In many sales jobs, being detail-oriented is synonymous with success. Does that mean you should hire a highly-sensitive person (HSP) as a sales rep the next time you need to fill a position? Harvey Deutschendorf explains what you need to know in his Fast Company article.
Defining an HSP
Analysts love to classify people and things into categories. That way, they can compare and contrast one group with another. Classifying individuals as highly sensitive people is one way to point to differences in human responses to various stimuli. For example, when some people hear a loud noise, it barely registers with them. When HSPs hear the same noise, they may jump and complain that their ears hurt. Research suggests up to 20% of humans fall into the HSP category. Let’s take a look at how an HSP sales rep can positively impact your organization and how you can spot these individuals during the hiring process.
What HSPs Bring to the Sales Process
While many of us think of successful sales reps as being outgoing and gregarious individuals, "HSPs are very caring, empathetic, and emotionally responsive to the needs of others," Deutschendorf points out. During the sales process, prospects will quickly pick up on whether a rep seems to actually care about their business problems. Sales pros who don’t appear to be listening during the discovery process won’t be perceived as empathetic and may be dismissed by prospects.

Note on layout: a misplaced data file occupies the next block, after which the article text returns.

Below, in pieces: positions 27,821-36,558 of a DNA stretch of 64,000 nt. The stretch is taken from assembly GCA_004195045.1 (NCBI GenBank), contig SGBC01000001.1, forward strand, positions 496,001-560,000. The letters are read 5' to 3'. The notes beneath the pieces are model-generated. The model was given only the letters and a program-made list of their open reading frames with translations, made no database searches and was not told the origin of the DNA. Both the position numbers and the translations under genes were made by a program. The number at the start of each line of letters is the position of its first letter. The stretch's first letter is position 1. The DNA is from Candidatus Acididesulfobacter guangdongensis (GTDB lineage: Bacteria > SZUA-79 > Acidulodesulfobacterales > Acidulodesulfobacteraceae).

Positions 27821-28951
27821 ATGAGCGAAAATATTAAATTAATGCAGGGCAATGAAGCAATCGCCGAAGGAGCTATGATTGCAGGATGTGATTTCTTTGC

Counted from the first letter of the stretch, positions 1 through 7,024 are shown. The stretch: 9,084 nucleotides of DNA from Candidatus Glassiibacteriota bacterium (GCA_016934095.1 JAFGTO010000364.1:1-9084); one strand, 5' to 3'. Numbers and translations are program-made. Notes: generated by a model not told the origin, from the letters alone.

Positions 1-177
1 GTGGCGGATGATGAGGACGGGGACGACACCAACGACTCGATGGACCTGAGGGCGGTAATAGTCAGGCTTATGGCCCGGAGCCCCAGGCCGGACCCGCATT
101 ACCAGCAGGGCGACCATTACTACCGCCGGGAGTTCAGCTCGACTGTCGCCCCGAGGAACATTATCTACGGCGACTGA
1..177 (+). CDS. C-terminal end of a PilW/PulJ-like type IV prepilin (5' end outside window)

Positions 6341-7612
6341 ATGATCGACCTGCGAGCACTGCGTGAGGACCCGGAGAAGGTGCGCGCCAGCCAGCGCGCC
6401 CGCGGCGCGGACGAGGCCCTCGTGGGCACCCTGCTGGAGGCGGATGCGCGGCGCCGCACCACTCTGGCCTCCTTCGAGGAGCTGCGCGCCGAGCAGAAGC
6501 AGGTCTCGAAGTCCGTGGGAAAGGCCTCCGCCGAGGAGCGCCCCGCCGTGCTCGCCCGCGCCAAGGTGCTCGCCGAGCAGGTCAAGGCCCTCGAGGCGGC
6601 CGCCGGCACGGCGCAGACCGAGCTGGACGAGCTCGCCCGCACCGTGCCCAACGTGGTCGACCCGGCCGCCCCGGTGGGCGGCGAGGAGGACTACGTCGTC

When an HSP pitches a prospect, they’ll notice details that other reps miss. Has the prospect suddenly stopped paying attention once they hear the price of your solution? Is the prospect checking their phone when your rep describes the conversion from their legacy product to your solution? These negative signals serve as a warning — it’s time to pivot the current approach to one that’s more appealing. HSPs who can operate in this way contribute to the success of your organization.
How to Hire an HSP Sales Rep
So how do you hire an HSP into your sales organization? You can start by using a comprehensive sales competency assessment. These types of assessments measure how well a candidate understands general sales skills like discovery and closing. But they go well beyond standard assessments. Sales competency assessment results give you a glimpse into how a person behaves in the workplace and what motivates them.
For example, the assessment may indicate that the candidate will need more training if they’re going to be tasked with identifying the right target buyer. A low score in this area isn’t a show stopper. It’s not terribly difficult to help a rep develop this area. With proper coaching, they can learn to learn to study the market to determine details like whether the prospect generally fits the ideal customer profile.
A more important hiring determination may rest on a candidate's workplace tendencies and styles. Candidates who achieve high scores when it comes to tracking details and possessing empathy may deserve a second look.
The down side may be that HSPs react slowly to change. They’ll feel the impact of a reorganization more intensely than their co-workers. These team members may also struggle to keep up in an agile environment. As a result, you may spend more time coaching them than you'd planned.
As you interview candidates for your open position, think about how you prefer to work and consider the general vibe of the team. An HSP sales rep may be exactly what you need.